“Farmer Percy and the lambs are also always available for an excellent photo opportunity. Our experiences are generally about a 90-minute experience where they can meet and feed a lamb. We also have sheepdogs and this year we’ve introduced a sheep trail where children have to go around the farm and site and come back to reception for a little treat.

“I enjoy talking to everyone,” says Percy. “It’s amazing how little people know about farming, about sheep and about what we all do as farmers. I get a lot of good reaction.

Farmer Percy changes back to John Warters to talk about the commercial side of the sheep on the farm and how he’s switched to a different breed.

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“We had Suffolk-crosses but over the last 10-15 years the butchers now prefer the Texel and Beltex lambs for their shape and they stand out better at market. Ours go to Malton livestock market starting in June and July fattened off grass and are bought by local butchers such as Andrew Radford in Sleights.

“We don’t keep any as replacements. We buy breeding ewes at the Malton Michaelmas Sheep Fair in the first week in October, all well-bred from the borders of Scotland. We buy Beltex tups from Kelso Tup Sales in September.

“Things have altered a lot in the last 15 years. We diversified by going into the leisure industry. Before that we were sheep, suckler cows and arable including seed potatoes. We now have a contractor who rent the 160 acres of arable.

“I now manage 158 acres of grass. We are in a higher level stewardship scheme and this year we are putting about 70 acres into the new SFI scheme.

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Julia, who comes from Holmfirth originally but moved over to Wold Newton near the east coast and met John when they were both members of Muston Young Farmers Club, says it was Farmer Percy’s parents Don and Iris who initially diversified with a small caravan site.

“We started our diversification in 2006 with a cottage, two pods and wigwams, put a website together. It has snowballed from there. It’s been quite a journey and it just goes on and on. Social media has helped us greatly.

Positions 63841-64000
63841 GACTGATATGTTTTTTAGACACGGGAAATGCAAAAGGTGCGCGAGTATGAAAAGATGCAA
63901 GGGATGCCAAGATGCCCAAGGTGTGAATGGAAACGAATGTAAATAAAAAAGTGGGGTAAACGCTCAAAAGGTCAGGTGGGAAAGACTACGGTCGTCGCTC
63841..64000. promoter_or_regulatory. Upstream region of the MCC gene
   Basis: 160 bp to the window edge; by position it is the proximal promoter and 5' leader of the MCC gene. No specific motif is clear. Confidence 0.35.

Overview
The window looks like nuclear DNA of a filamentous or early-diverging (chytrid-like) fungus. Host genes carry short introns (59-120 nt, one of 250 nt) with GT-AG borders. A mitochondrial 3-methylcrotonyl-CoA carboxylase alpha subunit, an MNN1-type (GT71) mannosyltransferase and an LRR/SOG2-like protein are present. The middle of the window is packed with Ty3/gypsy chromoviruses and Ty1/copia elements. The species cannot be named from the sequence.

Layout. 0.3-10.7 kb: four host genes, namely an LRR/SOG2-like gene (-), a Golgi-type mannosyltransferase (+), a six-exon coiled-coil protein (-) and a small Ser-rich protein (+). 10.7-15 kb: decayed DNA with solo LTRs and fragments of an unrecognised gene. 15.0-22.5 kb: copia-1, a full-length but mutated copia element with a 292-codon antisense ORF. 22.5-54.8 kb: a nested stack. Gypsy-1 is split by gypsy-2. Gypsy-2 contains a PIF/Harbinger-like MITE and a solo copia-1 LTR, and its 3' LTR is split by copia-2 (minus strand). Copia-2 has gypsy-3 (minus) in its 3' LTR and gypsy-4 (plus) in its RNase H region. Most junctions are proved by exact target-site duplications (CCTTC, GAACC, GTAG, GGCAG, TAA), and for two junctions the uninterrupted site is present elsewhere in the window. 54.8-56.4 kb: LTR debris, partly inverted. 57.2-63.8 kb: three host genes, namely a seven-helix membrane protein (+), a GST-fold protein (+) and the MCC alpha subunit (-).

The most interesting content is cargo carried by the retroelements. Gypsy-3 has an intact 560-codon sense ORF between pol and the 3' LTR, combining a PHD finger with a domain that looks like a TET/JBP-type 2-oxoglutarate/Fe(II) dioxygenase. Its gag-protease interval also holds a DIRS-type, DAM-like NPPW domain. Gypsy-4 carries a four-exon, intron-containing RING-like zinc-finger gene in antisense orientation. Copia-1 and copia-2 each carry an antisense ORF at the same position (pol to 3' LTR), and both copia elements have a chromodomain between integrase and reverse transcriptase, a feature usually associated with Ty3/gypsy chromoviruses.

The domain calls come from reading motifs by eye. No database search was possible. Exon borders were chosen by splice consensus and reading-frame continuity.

“We were one of the early ones to do what we are doing. We have to continue making sure we’re ahead of the game. Every year the bar rises. One of our key themes is cleanliness. We make sure all our accommodation is the highest standard and we get that mentioned in reviews a lot. That’s important to me personally.

Julia says the part Farmer Percy plays cannot be underplayed.

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“Interaction is something our visitors value and love the Farmer Percy Club. He’s a USP for our farm. Every morning he’s out there and children’s little faces light up. It helps with their confidence around animals and is an important part of what we offer.

The Warters’ have increased their offering over the years.

“We now have three luxury cottages, three premium lodges, four deluxe cabins, four nomadic yurts, six pods and have space for six tents and two tourers. The premium cottages and deluxe cabins all come with hot tubs.

“Our daughter Olivia has a dale where she has bell tents and our son Jacob helps with the hot tubs and ground maintenance. Jacob’s wife Faye manages our café bar.

“People can come and stay or come for the day, trail our rambles, have a meal. We are open all year round and getting more into events. We’re in the planning stages for our first Christmas event.

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“Some of our visitors refer to Humble Bee as their happy place, that it is about making memories, some like the peace and quiet.

“Farmer Percy also has his beehives and likes making honey, as well as looking after other animals including alpacas, goats, donkeys, a pony, rabbits, hens and guinea fowl.

“He’s even got a beer named after him brewed at Wold Top Brewery.